The noise of your brand – my experience of the gym Better and the restaurant Jak’s in London

One of the things that makes us human is our ability to have a conversation. Last week in London I had at least two bad experiences where there was no chance to have a conversation. One was in a gym and one in a restaurant.

Two reasons you go to the gym are to get strong and to stay healthy. Not to get tinnitus or a headache.

I’ve done weight training at lots of gyms over the years, and last week I tried out a chain in West London called Better. They have a green logo, and their gyms sound fabulous on their website. Note that the tagline is ‘the feel good place’. Better-Logo-with-strap-line-665x479

When I was there they had the radio on pretty loudly. I went up to the reception and asked them to turn it down.

The answer I got was: ‘This is our normal volume and we have to accommodate all our customers, and therefore we need to keep the volume up.’ Then the man at the reception said: ‘I will let the management know about your complaint.’

I have a decibel meter on my smartphone, and I measured the volume when standing in the middle of the gym. It was between 73 and 78 decibels.

Ten minutes later when I was exercising at one of the machines, I suddenly noticed someone staring at me. It turns out that it was the manager. He asked me if there was a problem. ‘Yes, there is a problem. The volume is far too loud, can you please turn it down?’

The music is too loud for us to have a normal conversation, and we both speak really loudly to each other. ‘The manager’ looks at me and tells me: ‘We need to accommodate everyone who’s in the gym and this is our normal volume.’

READ MORE   Q&A: Will my potential customers judge me by what I write on Twitter?

I get really annoyed and tell him that the gym is discriminating against people suffering from hearing impairment and people who can’t spend too long in a noisy environment. And if people are not having any hearing problems now, they will later.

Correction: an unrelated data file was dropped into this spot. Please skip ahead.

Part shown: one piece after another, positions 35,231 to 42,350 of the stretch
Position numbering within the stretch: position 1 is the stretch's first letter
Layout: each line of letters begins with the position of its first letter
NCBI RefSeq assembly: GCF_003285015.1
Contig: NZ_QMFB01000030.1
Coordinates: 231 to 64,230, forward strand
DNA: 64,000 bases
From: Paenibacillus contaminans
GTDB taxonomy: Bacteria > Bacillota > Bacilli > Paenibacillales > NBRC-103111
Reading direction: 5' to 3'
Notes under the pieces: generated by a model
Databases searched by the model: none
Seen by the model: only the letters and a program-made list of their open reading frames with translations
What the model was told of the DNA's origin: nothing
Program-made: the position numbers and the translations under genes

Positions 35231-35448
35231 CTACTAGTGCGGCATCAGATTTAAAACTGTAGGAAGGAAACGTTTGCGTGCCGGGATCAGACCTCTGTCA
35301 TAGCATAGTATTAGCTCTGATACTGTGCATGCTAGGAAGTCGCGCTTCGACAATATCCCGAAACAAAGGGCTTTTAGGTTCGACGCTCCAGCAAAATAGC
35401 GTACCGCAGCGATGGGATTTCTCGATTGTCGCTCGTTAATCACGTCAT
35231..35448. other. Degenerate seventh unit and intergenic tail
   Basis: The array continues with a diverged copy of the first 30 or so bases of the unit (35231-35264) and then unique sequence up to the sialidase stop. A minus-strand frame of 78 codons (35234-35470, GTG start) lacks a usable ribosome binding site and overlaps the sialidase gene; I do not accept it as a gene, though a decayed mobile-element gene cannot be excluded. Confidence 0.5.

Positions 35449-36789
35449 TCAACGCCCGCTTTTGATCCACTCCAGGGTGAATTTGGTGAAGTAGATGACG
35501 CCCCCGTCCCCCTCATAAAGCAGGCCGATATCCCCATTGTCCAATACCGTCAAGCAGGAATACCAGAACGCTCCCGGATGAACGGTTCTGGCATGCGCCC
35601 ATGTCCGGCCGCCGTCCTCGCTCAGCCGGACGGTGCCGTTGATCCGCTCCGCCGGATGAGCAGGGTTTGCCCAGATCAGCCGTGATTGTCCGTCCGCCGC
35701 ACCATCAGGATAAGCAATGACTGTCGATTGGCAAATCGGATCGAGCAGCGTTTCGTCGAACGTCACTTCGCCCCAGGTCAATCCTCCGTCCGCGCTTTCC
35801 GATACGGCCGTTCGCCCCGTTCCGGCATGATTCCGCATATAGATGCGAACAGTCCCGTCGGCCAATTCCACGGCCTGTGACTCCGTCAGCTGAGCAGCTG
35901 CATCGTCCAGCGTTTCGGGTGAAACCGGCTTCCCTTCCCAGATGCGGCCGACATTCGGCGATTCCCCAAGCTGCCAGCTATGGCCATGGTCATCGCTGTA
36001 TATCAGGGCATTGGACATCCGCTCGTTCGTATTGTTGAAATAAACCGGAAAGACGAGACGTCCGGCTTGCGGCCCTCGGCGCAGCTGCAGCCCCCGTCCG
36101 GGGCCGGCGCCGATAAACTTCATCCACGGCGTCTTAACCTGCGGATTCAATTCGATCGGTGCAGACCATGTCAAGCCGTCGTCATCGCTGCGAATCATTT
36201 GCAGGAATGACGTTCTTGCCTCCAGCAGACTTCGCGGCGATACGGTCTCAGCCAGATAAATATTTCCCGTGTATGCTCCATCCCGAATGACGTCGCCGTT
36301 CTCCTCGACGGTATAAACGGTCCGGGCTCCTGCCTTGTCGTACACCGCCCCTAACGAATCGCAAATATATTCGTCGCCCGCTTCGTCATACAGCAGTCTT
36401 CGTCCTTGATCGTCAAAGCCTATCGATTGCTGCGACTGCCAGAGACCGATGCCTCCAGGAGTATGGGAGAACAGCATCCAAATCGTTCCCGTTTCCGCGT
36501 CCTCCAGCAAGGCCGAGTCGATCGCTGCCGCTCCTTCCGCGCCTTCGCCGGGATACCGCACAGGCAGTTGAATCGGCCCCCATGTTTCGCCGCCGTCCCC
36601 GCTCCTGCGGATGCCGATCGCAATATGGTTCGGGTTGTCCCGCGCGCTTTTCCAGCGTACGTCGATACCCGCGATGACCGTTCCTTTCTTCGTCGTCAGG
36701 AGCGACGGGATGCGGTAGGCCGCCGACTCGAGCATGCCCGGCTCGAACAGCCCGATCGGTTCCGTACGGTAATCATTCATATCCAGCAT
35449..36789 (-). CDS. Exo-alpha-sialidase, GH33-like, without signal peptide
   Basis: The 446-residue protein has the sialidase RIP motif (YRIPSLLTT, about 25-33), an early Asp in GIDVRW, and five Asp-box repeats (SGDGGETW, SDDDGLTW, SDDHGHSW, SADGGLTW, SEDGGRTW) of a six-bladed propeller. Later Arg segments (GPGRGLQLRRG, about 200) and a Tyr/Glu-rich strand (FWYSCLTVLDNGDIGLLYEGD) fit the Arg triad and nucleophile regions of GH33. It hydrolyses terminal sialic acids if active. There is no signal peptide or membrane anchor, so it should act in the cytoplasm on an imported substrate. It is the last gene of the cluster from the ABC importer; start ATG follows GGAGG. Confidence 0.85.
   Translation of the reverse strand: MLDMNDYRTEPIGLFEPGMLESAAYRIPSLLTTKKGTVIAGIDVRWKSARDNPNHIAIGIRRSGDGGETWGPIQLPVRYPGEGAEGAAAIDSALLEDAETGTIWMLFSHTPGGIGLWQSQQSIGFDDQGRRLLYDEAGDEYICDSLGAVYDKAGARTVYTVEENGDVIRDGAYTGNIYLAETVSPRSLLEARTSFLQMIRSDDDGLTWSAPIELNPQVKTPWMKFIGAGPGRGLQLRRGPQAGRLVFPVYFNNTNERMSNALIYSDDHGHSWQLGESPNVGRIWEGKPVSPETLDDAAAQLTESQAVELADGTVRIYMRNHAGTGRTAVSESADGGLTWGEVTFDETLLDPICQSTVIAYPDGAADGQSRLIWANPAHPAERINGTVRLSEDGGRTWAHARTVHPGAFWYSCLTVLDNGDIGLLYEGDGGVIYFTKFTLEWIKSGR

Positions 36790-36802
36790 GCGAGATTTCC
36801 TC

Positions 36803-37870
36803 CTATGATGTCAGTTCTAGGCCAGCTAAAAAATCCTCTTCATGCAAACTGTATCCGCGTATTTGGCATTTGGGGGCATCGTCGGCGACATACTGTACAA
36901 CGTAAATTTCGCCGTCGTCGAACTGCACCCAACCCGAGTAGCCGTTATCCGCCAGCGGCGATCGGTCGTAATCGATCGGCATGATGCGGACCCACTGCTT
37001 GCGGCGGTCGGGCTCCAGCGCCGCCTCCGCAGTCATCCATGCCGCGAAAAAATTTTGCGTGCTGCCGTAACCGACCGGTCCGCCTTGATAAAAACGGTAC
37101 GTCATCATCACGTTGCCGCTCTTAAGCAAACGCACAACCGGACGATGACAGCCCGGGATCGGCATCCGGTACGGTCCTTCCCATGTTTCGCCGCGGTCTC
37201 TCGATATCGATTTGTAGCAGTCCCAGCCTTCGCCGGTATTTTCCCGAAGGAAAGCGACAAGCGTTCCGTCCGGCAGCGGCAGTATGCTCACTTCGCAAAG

Better gym

I was wearing my headphones at the time, and the next question I get asked is: ‘Do you want us to turn down the volume so you can listen to your own music in your headphones?’

‘That’s not the case,’ I reply, ‘but I would like to be in a gym that uses music as a background sound and not like it’s a frigging concert.’

I always listen to podcasts when I’m at the gym, and in this case I had turned up the volume to the highest setting and I still found it hard to hear the content. But the reason that I asked for the volume to be turned down was not only so I could hear the podcast.

In the end ‘the manager’ turned down the volume so it was between 69 and 78 decibels, so a slight improvement.

I left, and I’m pretty sure I will never set foot in any of the Better gyms again.

Better gym London. The noise of your brand

On Saturday evening, I was invited for dinner at Jak’s on Kings Road in West London. I arrive at 8.30 and sit down in the bar area. The venue is in a basement, and it’s a huge place.

Just after 9 pm, they turn up the volume, and it’s more or less impossible to have a relaxed conversation. I always have earplugs with me in my handbag, and I put them in, but they barely help.

READ MORE   Thoughtful marketing. An alternative to pushy PR and nonpersonal social media messages

I try my best and have a nice chat with some other guests. Next to us there is a big screen showing an Al Pacino movie, and eventually we all start to stare at the screen instead of talking.

Then I walk over to the restaurant area hoping for a better atmosphere. Wow, am I wrong. There is almost no difference in the noise level. I pick up my smart decibel meter and it shows that the volume is between 85 and 98 decibels.

Jak's, Kings road London restaurant. The noise of your brand.

I get back to my friends feeling really bad. I decide to go home. There is no chance that I could have enjoyed myself over dinner while screaming for a few hours.

Jacks London Kings road

Did the manager of Jak’s think that people were enjoying themselves? Some of the guests were probably too pissed to notice the volume, I don’t know, but music should enhance your experience of a venue, not drive people away.

Just after 10 pm, I took the bus to the nearest McDonald’s, had a cheeseburger and then I went to bed.

That was my Saturday evening.

*****

Facts

  • Disturbing sound equals interfering noise, aka noise pollution.
  • To keep background music levels okay for people to talk you should not go over 55 decibels.
  • Most guests and people working in hospitality want to be able to have a conversation many of them suffer from tinnitus and hearing loss.
  • You can design the environment smarter so that noise is absorbed. Think tablecloths and better interior design.
  • Many brands still don’t get the sound of their brand.

You might also like to read two articles I’ve written about sound:

READ MORE   What about modern values. Where do they come from?

Setting The Tone With Background Music

The Sound Of Your Brand

Please support the movement of creating more public spaces with less noise.

Stop noise